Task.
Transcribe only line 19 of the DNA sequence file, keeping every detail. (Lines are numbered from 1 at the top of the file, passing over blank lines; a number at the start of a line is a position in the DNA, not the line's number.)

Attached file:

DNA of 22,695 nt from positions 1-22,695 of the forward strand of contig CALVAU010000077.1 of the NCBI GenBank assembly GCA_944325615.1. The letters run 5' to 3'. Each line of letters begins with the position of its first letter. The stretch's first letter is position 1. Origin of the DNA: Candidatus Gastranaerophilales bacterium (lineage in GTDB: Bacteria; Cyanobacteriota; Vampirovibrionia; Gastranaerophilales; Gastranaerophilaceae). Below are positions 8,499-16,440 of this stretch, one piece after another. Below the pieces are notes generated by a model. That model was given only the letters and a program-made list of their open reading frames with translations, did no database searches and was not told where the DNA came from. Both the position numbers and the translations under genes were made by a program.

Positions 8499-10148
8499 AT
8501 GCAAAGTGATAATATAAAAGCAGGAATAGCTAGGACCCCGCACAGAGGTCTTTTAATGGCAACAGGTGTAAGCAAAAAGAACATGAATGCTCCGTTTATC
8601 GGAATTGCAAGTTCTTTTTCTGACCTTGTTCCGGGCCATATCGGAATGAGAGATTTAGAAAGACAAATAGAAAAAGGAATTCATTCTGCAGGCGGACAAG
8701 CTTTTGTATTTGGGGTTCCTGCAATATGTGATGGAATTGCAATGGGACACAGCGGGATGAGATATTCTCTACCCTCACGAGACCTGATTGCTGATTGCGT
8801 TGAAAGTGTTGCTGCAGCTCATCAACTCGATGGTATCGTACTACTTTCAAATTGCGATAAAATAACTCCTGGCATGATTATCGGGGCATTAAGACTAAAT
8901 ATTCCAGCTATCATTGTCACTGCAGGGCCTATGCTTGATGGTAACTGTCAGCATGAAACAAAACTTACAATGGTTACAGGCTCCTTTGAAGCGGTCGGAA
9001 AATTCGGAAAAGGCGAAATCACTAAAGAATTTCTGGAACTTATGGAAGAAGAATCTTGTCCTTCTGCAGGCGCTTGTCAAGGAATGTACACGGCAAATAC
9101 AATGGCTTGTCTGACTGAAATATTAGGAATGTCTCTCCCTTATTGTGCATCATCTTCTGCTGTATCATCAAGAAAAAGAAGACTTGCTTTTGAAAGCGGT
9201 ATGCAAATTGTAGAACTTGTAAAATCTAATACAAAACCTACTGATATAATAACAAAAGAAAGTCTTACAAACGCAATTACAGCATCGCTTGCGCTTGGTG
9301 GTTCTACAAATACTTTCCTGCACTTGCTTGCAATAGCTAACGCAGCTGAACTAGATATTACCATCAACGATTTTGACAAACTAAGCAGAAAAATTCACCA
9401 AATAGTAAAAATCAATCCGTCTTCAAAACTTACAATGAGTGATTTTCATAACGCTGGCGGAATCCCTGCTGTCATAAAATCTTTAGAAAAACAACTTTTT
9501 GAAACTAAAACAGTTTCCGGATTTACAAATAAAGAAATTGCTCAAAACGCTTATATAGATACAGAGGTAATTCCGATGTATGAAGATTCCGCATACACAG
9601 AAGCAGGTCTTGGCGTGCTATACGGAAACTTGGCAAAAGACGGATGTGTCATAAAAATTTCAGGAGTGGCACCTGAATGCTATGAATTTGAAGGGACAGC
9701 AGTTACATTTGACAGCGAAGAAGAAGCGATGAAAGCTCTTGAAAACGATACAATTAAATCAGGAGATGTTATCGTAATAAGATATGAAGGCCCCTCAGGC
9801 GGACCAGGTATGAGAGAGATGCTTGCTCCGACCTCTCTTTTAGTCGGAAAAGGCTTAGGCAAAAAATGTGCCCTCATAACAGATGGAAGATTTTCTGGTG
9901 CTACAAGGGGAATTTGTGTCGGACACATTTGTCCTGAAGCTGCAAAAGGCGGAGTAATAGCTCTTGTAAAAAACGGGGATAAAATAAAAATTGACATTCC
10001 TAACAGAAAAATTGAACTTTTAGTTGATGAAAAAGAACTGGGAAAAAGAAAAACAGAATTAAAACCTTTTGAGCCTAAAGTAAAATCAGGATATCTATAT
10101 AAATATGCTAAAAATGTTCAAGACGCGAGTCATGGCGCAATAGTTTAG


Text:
10001 TAACAGAAAAATTGAACTTTTAGTTGATGAAAAAGAACTGGGAAAAAGAAAAACAGAATTAAAACCTTTTGAGCCTAAAGTAAAATCAGGATATCTATAT